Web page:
Page 138 - UCT Research Report 2011

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UCT Research Report '11
As it grows, the project, which is spearheaded by
Professor Carolyn Hamilton, and Professor Pippa
Skotnes, Director of the Centre for Curating the Archive
at the Michaelis School of Fine Art, aims to participate in
developing university-wide policies for the research and
curation of archives, and to establish UCT as a repository
for valuable collections for innovative research. Already it
is developing a postgraduate focus in curatorship, and
is forging relationships with other institutions in the city.
Another initiative that is seeking to preserve the precious
treasures of the past and render these more accessible
to future generations is the Tombouctou Manuscripts
Project, headed by UCT’s Shamil Jeppie, from the
Department of Religious Studies. Since 2002, the project
has been working with various aspects of the manuscript
tradition of Mali, including the research, translation, and
digitisation of ancient documents from the region – one
of Africa’s great historical centres of learning. In 2011,
a delegation from UCT visited Timbuktu to attend a
major academic conference and further cement ties with
researchers there. One of the research spin-offs of this
project is to raise questions about the history of the book
in Africa and the politics of the archive.
Another unit within the faculty that consistently raises
often uncomfortable questions in the national debate
on HIV/AIDS, democratisation, development, poverty,
and public health, is the Centre for Social Science
Research, which marked its 10
anniversary in 2011. It
has spearheaded a number of important new research
initiatives, including a major collaboration with the Max
Planck Institute for the Study of Ethnic and Religious
Diversity. This ‘super-diversity’ project is examining the
increasingly complex social formations inherent in South
African society.
Over the past year, the CSSR has also appointed a
number of key academic staff to assist in the development
of graduate courses in quantitative social science.
As part of other initiatives to nurture teaching and
research, the faculty collaborated with the Faculty of
Law to launch the first-ever university course in Muslim
Personal Law and Human Rights at master’s degree level
– one of four courses that make up the Faculty of Law’s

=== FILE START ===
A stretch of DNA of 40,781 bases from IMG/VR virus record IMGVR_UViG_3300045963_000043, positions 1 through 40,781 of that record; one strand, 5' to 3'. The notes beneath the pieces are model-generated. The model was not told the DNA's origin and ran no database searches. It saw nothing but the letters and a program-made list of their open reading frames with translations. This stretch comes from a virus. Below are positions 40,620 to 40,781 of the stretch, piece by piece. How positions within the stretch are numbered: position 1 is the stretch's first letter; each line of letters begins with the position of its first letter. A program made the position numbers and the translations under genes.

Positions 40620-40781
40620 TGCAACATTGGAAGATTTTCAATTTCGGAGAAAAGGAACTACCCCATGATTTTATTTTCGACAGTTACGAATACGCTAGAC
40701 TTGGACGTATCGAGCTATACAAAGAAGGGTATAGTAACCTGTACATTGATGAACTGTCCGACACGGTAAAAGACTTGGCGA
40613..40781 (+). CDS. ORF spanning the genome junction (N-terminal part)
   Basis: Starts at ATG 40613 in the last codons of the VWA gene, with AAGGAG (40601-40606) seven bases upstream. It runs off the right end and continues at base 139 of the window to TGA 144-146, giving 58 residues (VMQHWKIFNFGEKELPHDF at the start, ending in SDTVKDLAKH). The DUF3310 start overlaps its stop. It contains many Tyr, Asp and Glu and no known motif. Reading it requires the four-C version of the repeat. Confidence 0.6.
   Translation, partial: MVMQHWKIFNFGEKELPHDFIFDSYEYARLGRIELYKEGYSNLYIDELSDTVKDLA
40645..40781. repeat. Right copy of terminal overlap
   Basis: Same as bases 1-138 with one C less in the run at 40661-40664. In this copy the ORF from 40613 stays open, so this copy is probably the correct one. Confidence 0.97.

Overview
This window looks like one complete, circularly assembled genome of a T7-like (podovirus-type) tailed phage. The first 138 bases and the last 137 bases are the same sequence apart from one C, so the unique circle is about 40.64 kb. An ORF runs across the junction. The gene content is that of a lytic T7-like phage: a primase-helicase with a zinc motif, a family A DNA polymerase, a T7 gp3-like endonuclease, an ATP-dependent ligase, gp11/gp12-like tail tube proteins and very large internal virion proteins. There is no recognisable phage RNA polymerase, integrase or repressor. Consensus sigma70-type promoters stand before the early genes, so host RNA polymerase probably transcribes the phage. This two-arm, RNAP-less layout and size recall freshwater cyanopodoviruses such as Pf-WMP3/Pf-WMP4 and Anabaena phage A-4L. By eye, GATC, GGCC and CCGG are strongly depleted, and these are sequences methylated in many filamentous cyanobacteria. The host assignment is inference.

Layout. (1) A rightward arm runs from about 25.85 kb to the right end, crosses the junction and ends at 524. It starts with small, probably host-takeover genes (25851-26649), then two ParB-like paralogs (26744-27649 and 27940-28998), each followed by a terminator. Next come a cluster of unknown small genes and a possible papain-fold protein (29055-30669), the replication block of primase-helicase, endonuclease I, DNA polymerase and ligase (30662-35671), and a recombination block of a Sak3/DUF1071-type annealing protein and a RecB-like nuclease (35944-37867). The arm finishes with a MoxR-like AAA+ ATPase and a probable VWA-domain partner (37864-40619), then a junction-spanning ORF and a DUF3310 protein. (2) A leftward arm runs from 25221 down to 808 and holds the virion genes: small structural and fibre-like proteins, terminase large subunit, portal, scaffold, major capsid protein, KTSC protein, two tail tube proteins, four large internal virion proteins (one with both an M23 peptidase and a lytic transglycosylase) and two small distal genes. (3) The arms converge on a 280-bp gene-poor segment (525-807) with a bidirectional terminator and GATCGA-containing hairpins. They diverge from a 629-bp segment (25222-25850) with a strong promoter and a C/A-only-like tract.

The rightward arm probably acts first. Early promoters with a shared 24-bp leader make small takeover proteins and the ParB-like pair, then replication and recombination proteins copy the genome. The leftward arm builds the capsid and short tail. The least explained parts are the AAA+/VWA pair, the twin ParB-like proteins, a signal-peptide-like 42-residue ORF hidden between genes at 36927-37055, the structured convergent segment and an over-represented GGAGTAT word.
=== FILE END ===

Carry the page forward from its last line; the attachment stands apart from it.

inter-disciplinary master’s degree in human rights.
The co-convenors of the new course are Professor
Abdulkader Tayob and Dr Waheeda Amien, a lecturer
in the Faculty of Law and a leading member of the
Recognition of Muslim Marriages Forum.
In 2011, the faculty invested in a new high-tech
postgraduate computer laboratory, known as the
Postgraduate Commons, to support senior students.
Professor Ensor comments that all of these initiatives
are part of an ongoing effort to create the conditions
for research to grow and flourish in the faculty, so that
humanities students can continue to do what they do
best: shine a light onto many of the ethical and practical
issues of the time. The ASSAf report – to which Professor
John Higgins of UCT made a significant contribution –
Centre for Social Science Research
The Centre for Social Science Research (CSSR) is an inter-disciplinary research centre dedicated to conducting
and building capacity for systematic, evidence-based, policy-relevant, replicable social science research in
South Africa and across Africa. CSSR projects are usually team-oriented, bringing together multiple local and
international researchers, and offering postgraduate students significant opportunities for hands-on training.
Research findings are presented and discussed at regular weekly seminars and published as CSSR working
papers. Substantively, the CSSR conducts research in the broad areas of globalisation, industrialisation,
democratisation, development, poverty, and public health. The Social Surveys Unit conducts research on
a range of social dynamics, using survey data (especially the Cape Area Panel Survey and the Cape Area
Survey) and related qualitative data. The Democracy in Africa Research Unit conducts research on a range
of issues around democratisation in South and Southern Africa, using public opinion data but also creating
new systematic databases on elections, legislatures, and local government. The AIDS and Society Research
Unit conducts research on the social impact of HIV/AIDS, including issues of parenting, disclosure, sexual
behaviour, and public welfare. Finally, the Policy Research on International Services and Manufacturing Unit
conducts research on globalisation, industrialisation, innovation, and the dynamics of global value chains on
developing country industrial sectors.
Director: Professor J. Seekings E-mail: Web:
Research groupings
associated with this theme